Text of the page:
This acute sense of body awareness stayed with me long after I was done meditating and I found I became more sensitive to the physical signs of stress and anxiety that used to go unnoticed. Now when my jaw clenches or I notice my shoulders are sitting up near my ears I breathe deeply, the way they tell you to do in the sessions and try to relax.



A study published in the Cognitive, Affective & Behavioural Neuroscience medical journal a few years ago showed that human resource employees who regularly practised mindfulness meditation stayed focused on a task for longer. These workers also remembered details of their tasks better than their peers who didn’t practise. It helps manage depression and anxiety: scientists believe there’s a link between mental illnesses such as depression and ruminative thinking (the compulsive and repeated revisiting of the same thoughts). “It’s likely that the more someone meditates, the less they’re going to be ruminating. And that decrease in rumination may be directly or causally linked to the improved symptoms in depression and anxiety,” says David Vago, researcher at the Osher Center for Integrative Medicine at Vanderbilt University Medical Center in Nashville, US.


Stress reduction is one of the most common reasons people try meditation. A study done by John Hopkins University in Maryland in the US showed that meditation lives up to its reputation as a stress buster. In the eight-week programme the more than 3 500 participants showed notably reduced levels of inflammation caused by stress


The agony of insomnia affects 10-35% of the world’s population. A study undertaken by the Los Angeles healthcare system in 2015 compared the sleeping patterns of one group that practised meditation and another that didn’t. Participants who meditated fell asleep sooner and stayed asleep longer.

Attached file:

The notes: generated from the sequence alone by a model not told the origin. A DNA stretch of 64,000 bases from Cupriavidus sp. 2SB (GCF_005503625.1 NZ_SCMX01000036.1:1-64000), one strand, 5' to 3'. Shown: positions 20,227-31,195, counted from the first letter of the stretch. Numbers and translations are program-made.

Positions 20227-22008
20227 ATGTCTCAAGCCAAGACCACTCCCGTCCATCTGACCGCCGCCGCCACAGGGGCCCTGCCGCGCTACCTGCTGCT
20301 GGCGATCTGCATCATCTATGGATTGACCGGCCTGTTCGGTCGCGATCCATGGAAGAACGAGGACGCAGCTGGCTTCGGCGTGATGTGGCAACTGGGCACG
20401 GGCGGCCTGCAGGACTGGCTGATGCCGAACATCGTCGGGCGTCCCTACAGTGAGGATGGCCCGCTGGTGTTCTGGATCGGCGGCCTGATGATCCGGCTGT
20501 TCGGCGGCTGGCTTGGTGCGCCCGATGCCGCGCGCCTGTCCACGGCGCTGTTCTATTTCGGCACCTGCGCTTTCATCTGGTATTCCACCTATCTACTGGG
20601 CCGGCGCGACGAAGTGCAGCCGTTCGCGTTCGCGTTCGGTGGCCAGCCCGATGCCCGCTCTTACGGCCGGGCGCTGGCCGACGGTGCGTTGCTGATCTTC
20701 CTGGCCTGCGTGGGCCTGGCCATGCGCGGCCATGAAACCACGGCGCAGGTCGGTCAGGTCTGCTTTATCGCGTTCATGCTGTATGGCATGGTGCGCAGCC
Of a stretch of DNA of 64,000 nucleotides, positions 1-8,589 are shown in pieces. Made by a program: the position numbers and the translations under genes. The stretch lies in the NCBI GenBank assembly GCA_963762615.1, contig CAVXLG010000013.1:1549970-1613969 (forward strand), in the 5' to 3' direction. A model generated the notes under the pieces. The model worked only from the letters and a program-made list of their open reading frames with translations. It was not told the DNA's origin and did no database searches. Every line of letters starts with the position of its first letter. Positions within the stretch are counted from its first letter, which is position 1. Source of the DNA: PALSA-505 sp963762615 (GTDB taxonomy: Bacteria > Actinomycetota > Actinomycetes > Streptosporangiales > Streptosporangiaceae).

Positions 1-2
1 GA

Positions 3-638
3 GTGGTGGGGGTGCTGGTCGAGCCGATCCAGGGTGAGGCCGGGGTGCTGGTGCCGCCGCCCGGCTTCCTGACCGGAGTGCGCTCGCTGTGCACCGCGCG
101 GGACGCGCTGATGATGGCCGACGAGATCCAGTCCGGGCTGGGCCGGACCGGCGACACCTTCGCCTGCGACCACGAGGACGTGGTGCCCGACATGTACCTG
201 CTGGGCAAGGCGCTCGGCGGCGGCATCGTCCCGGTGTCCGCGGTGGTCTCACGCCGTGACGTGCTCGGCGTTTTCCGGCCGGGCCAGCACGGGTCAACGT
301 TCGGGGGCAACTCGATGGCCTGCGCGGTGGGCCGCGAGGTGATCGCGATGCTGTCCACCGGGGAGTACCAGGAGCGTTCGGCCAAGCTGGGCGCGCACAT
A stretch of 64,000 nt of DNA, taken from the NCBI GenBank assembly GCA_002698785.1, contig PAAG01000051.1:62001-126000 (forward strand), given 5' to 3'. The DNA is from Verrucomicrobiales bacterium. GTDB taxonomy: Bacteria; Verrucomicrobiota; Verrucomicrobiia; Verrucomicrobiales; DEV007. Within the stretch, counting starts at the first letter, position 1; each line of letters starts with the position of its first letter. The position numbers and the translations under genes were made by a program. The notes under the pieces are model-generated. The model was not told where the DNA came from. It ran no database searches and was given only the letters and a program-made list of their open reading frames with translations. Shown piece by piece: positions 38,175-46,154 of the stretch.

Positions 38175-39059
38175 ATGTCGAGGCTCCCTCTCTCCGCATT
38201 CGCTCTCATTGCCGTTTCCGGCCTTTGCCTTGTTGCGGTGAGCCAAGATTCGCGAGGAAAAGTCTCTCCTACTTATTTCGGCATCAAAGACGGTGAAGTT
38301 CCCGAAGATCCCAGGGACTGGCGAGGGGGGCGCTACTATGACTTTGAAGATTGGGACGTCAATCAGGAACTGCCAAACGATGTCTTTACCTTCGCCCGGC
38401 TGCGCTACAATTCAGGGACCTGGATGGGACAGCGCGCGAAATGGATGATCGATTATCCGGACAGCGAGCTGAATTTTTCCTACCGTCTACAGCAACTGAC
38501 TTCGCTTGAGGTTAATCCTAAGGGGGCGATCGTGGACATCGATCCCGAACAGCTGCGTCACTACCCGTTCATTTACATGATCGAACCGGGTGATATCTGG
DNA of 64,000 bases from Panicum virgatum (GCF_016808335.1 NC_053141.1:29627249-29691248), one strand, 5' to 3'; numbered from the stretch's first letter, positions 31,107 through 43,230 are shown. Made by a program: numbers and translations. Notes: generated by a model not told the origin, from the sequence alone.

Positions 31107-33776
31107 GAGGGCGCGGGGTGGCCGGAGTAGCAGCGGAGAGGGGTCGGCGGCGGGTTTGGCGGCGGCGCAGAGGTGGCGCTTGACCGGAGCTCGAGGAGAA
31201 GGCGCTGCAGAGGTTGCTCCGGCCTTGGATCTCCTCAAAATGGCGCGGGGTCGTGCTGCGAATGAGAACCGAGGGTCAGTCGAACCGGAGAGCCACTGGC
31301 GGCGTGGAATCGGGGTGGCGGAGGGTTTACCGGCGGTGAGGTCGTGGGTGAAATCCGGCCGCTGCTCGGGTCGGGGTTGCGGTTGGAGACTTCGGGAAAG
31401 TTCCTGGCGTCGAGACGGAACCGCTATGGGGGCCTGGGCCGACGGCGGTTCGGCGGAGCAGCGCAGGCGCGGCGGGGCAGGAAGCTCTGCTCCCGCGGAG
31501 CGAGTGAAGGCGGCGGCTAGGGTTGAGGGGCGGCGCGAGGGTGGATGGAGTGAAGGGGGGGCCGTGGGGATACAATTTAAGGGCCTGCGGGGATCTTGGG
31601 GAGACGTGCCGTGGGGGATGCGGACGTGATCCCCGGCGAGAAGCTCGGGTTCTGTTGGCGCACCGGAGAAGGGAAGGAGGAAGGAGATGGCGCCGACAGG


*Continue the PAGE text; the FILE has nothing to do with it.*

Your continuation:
Studies have proven that both meditation and deep breathing can activate the parasympathetic nervous system, which helps slow your heart rate and lower blood pressure. A 2015 study by a team at China’s Lanzhou University found that when 996 volunteers meditated by concentrating on a “silent mantra” – a repeated, non-vocalised word – blood pressure was reduced by about five points on average.

Rather than learning to block out thoughts, meditation teaches you to acknowledge them in a detached way without getting caught up in them, and then letting them pass. At first I only used this technique during sessions but after a few days this also spilled over into my life. After about a week I also started feeling much more focused.

I was able to concentrate on whatever task I was working on, or person I was interacting with, without getting distracted.

The night-time sessions were just as beneficial. I often struggle to fall asleep, lying in bed with my mind racing, but after 10 minutes of meditation I was off as soon as my head hit the pillow. Final verdict: It felt like a bit of a chore at first but I’m glad I stuck with it. And now, having experienced the benefits, I plan to continue making meditation a part of my daily routine.